Sep 18, 2014

Remco van den Bosch, , Max-Planck Institute for Astronomy, Germany

""Compact Galaxies and Super-Massive Black Holes""

Speaker's website »

Super-massive black holes reside at the center of galaxies. And the masses of these black holes correlate to various properties of their host galaxies. These correlations are the foundation for theories of the (co-)evolution of super-massive black holes and their host galaxies.

However, very few galaxies are nearby enough for direct black hole mass measurements. To find suitable galaxies, we surveyed a thousand galaxies with the Hobby-Eberly Telescope. The first results of this survey was the discovery of a dozen extremely compact, high-dispersion, galaxies, which are candidates to host extraordinary massive black holes. The prototype is NGC1277, which is a small, Re=1kpc, compact, lenticular galaxy which hosts a 10 billion solar mass black hole. Which is a significant fraction of this galaxies mass. These highly compact galaxies appear to be the passively evolved descendants of the red nuggets, sub-mm galaxies, and quasars found at high redshifts.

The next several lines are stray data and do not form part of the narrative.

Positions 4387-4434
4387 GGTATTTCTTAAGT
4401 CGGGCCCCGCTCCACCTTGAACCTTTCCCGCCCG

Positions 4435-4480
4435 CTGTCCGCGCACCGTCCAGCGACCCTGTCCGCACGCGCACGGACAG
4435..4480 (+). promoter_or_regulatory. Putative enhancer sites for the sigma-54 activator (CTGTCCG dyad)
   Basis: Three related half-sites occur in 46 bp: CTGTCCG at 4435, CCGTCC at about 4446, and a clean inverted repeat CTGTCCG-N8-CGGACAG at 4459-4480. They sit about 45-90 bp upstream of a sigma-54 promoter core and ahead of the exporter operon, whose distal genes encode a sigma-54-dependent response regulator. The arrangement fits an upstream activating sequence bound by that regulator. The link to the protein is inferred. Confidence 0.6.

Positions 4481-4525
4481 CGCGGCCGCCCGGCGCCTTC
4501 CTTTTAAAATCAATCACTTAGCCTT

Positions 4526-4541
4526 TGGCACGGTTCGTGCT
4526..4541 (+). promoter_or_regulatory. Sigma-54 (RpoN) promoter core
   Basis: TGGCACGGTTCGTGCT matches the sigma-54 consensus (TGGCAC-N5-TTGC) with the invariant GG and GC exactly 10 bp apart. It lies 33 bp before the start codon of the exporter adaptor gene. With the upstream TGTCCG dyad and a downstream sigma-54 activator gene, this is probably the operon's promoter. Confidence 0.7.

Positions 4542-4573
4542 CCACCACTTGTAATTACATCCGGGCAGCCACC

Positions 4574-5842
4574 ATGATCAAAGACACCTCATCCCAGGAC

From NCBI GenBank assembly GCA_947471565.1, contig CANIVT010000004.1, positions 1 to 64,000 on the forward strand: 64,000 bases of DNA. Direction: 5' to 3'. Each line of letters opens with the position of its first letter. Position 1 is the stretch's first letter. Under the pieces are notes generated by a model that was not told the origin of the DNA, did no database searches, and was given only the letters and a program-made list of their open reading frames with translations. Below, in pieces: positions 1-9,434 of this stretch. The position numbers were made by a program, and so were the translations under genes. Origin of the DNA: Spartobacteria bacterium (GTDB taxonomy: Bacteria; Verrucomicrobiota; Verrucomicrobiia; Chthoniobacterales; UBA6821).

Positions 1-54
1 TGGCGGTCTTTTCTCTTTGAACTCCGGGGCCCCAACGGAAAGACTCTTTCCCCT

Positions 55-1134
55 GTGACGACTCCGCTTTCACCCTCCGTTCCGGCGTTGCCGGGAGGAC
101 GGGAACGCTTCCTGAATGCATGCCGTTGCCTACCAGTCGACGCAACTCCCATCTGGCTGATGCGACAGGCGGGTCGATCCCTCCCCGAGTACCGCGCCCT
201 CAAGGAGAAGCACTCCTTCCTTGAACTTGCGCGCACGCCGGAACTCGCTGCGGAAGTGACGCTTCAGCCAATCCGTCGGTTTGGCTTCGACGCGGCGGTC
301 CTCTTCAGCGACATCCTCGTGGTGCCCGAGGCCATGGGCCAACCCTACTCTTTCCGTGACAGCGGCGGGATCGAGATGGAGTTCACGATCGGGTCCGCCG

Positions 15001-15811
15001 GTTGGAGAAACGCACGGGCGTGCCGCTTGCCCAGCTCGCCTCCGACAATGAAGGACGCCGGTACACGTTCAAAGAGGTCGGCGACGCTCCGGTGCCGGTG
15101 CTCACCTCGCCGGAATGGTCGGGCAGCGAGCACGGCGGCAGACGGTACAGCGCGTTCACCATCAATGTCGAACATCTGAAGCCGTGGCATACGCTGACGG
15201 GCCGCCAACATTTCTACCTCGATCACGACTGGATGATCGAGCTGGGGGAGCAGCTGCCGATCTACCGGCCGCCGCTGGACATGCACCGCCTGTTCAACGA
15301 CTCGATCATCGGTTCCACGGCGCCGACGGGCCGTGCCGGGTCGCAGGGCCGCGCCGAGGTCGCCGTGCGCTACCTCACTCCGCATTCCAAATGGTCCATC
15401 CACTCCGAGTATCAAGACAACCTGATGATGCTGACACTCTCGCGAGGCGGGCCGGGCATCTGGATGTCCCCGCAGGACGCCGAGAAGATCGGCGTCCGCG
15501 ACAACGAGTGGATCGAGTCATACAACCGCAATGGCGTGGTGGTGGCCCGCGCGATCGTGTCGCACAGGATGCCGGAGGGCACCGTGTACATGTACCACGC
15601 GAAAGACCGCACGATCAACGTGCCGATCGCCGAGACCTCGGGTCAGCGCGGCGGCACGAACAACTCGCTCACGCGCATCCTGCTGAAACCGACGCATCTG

Event Details

Date:
Sep 18, 2014

Time:
3:30–5pm

Location:
4421 Sterling Hall

Notes:
Coffee served at 3:30pm; talk starts at 3:45pm

Speaker Host:
Professor Matthew Bershady

UW-Madison Astronomy Home